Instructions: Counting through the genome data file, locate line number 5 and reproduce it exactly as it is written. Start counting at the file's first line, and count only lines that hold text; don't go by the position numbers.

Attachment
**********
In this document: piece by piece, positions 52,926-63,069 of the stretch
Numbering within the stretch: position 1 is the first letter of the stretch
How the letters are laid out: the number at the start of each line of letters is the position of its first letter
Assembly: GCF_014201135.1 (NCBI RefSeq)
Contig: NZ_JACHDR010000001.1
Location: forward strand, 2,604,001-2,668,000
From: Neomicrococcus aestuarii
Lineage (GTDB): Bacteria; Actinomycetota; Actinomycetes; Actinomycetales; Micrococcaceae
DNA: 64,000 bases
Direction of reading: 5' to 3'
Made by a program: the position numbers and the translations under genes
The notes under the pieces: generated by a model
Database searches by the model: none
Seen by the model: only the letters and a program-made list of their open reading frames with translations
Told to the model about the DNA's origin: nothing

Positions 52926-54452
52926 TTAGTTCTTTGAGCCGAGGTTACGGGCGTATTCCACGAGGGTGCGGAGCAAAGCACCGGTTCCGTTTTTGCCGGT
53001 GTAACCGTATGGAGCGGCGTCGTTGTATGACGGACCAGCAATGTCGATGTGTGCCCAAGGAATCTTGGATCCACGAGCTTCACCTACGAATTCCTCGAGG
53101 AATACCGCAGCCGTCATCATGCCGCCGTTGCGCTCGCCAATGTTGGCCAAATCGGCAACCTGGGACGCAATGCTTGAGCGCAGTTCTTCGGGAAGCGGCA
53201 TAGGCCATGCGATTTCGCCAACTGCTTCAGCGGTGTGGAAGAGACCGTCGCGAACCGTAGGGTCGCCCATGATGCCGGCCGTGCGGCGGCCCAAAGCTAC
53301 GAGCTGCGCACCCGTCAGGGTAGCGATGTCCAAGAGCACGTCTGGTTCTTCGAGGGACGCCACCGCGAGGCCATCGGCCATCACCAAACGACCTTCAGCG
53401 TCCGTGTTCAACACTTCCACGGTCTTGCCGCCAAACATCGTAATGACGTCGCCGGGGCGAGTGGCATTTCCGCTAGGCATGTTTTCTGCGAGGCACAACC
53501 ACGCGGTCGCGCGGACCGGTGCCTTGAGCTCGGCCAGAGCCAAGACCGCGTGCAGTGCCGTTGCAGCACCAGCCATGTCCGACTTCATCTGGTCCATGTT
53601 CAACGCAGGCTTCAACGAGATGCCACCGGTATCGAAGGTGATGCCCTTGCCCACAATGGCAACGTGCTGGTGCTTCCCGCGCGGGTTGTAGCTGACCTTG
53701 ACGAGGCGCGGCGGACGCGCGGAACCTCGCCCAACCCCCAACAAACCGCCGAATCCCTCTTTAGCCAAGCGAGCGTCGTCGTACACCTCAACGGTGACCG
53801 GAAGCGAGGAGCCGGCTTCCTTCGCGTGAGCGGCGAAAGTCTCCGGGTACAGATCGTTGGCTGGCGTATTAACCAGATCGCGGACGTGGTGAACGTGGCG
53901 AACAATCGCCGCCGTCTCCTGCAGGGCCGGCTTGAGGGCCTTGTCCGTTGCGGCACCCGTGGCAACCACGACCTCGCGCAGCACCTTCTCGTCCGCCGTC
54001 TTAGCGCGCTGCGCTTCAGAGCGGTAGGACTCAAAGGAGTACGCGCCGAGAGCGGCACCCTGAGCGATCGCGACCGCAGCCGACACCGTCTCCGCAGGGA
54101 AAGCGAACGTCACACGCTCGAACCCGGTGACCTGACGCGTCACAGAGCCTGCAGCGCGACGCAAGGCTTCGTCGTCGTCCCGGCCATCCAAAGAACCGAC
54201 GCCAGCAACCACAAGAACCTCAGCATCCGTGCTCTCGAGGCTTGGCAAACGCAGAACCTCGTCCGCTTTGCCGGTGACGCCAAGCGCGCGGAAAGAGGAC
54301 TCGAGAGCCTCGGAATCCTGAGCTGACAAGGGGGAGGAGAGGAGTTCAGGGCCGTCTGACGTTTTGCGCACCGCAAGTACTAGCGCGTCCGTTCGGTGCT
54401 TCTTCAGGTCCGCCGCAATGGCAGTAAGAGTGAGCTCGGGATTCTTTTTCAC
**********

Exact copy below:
Contig: NZ_JACHDR010000001.1